Line: 9.0        Win: 8.6        Loss: 7.4        % to win division: 25.7%        % to make playoffs: 42.4%

Notice a trend? The Eagles, Cowboys, and the Giants (when rounded) are projected to finish at 9-7. The Giants might have been satisfied with that finish last year, since it snuck them into the playoffs, but they’ll be hoping for a better record this time around. Although I’m not sure they will end with a better recordThey found a star in Victor Cruz, and their vertical passing game is potent enough to make other teams cringe when Manning has the ball in his hands.
Manning is coming off his best season as a pro: he threw for 4,933 yards, completing 61% of his passes with 29 TDs and 16 interceptions (92.9 passer rating). His production came out of necessity since the team’s running game ranked 32nd in the league (3.5 ypc) with only 89.2 yards per game. The running game continues to be unpredictable as Ahmad Bradshaw returns after an injury-ridden season. They waived Brandon Jacbobs, and added Davis Wilson (32nd pick in 1st round from Virginia Tech) to add some speed to the lineup.
With the ball in the air, however, things were fantastic for the Giants last season. Cruz caught 82 passes for 1,536 yards with 9 TDs and a 18.7 ypc avg. Hakeem Nicks added 76 catches for 1,192 yards and 7 TDs, which gave the Giants their first duo to top 1,000 yards in the same season. In the second round of the draft, they added Rueben Randle to replace Manningham as their third receiver.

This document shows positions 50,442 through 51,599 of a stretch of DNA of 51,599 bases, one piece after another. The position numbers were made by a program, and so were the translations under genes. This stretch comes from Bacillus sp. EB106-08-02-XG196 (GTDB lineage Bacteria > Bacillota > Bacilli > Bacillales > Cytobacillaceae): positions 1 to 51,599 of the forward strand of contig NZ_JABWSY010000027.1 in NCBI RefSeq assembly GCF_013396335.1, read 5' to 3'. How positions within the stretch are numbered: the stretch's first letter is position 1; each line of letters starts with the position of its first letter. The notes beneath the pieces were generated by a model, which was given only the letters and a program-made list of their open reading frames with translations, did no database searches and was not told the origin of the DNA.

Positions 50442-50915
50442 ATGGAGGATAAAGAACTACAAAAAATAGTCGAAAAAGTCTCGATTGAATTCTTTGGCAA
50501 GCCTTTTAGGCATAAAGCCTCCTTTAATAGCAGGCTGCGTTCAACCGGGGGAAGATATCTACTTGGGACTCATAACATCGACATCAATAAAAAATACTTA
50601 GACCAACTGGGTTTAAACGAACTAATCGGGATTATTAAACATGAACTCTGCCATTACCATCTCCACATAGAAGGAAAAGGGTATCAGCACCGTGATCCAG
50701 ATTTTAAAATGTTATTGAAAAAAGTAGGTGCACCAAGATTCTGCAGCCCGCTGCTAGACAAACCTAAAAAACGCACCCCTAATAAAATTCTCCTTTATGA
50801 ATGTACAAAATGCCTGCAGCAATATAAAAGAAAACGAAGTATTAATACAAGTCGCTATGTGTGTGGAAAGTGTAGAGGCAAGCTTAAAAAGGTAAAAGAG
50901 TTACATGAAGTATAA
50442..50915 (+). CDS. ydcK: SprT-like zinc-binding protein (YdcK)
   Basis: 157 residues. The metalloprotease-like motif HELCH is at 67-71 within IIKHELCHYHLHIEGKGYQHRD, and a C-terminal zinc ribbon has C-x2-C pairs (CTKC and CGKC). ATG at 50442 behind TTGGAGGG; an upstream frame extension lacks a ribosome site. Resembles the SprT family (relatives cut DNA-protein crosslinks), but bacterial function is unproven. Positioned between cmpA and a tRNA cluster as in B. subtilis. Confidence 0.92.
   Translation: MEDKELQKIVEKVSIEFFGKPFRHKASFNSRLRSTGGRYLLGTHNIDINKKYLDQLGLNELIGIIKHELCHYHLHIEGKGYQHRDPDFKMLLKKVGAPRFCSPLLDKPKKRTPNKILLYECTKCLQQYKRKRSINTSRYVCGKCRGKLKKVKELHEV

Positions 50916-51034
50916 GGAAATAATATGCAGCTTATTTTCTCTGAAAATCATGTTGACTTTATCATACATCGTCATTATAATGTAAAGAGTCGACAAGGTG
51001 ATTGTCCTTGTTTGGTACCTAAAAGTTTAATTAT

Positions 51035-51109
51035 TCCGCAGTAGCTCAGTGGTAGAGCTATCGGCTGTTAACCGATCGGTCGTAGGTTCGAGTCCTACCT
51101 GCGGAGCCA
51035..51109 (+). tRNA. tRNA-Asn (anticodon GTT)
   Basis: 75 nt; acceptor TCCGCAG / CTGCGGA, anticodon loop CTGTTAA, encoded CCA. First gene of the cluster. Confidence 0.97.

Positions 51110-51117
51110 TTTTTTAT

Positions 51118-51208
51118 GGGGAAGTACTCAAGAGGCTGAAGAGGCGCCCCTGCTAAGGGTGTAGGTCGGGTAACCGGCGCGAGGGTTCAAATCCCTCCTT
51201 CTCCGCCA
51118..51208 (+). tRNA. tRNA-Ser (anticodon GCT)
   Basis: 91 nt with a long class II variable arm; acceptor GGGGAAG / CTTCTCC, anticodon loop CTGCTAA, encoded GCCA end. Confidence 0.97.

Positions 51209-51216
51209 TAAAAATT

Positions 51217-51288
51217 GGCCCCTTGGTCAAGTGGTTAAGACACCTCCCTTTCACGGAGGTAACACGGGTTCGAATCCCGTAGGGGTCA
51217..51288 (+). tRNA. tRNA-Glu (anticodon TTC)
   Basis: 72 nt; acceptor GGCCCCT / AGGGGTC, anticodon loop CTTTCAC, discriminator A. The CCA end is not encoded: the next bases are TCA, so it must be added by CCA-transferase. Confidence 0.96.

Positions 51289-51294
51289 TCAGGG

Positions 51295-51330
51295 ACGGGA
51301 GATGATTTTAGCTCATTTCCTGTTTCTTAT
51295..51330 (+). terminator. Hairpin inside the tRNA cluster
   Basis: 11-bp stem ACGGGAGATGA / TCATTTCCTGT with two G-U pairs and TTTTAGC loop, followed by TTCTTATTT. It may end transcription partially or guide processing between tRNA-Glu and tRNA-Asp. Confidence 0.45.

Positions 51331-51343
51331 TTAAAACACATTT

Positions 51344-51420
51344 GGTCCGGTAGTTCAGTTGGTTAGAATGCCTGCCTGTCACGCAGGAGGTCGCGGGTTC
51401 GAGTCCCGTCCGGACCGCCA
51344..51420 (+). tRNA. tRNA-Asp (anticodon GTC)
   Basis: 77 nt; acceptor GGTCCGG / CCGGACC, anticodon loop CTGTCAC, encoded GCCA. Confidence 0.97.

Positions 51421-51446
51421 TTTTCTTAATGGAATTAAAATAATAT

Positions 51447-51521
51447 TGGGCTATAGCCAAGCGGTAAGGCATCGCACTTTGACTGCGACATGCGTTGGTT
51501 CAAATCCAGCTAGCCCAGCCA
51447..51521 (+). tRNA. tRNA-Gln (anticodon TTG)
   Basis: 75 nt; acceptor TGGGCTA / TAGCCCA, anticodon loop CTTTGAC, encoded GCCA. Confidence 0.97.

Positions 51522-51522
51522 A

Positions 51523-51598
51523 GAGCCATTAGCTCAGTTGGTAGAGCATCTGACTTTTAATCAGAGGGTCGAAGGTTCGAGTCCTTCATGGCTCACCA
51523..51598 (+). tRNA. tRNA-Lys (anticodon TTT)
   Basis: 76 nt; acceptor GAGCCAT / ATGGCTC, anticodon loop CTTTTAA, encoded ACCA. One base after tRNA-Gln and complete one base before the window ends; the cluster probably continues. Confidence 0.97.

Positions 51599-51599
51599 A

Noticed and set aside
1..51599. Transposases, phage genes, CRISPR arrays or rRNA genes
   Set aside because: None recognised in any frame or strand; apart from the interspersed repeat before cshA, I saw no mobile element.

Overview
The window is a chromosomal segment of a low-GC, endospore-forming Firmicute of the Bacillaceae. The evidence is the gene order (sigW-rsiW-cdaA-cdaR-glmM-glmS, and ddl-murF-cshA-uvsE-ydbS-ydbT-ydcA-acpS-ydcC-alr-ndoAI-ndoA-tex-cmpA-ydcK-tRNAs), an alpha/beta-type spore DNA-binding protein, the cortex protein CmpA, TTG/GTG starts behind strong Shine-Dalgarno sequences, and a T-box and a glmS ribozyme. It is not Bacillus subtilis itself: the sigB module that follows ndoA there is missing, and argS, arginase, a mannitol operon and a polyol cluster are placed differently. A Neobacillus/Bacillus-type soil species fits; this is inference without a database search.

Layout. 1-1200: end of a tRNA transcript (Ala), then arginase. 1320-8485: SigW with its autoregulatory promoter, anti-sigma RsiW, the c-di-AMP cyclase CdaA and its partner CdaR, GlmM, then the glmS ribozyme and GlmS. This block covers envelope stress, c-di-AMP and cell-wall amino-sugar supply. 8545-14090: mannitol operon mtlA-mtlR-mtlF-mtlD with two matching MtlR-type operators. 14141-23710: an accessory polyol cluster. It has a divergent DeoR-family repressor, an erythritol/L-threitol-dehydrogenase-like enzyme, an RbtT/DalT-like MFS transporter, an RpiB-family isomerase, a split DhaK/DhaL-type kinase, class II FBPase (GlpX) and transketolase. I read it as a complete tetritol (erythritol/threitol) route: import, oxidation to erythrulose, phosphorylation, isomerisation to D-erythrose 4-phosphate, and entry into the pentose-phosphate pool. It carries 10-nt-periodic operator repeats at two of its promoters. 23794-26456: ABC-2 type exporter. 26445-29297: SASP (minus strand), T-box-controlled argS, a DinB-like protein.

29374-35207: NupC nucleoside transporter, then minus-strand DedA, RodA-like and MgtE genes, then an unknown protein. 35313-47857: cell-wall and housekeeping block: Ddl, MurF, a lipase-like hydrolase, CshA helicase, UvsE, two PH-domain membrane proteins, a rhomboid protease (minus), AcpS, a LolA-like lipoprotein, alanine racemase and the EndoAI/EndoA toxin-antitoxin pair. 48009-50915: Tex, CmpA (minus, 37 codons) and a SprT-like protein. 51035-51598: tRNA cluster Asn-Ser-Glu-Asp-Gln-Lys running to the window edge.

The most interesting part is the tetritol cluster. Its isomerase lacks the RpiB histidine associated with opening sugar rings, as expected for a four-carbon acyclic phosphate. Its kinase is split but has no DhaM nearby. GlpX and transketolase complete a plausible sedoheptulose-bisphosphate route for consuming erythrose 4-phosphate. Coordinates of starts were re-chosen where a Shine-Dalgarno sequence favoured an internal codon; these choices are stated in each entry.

2011 regular season and postseason were quite different from one another in regards to New York’s defense. The defense finished 27th overall (25ppg, 376.4ypg) and were 29th against the pass. In the postseason, however, they played well after the return of Osi Umenyiora. The addition of FS Antrell Rolle stands out from the others. He’s got great range, and when given the space, a great tackler. The Giants needed help at the Free Safety position, and given how much they paid Rolle, there’s definitely an expectation for him to produce and make plays.
There’s no doubt that they have the best rotation of ends with Jason Pierre-Paul (16.5 sacks), Umenyiora (9 sacks), and Justin Tuck (5 sacks), and if they play like they did in last year’s postseason, the Giants have high hopes of winning the division.
Note: The line is at 9.0, and I would go under on that. 10-6 is my projected record for the Giants.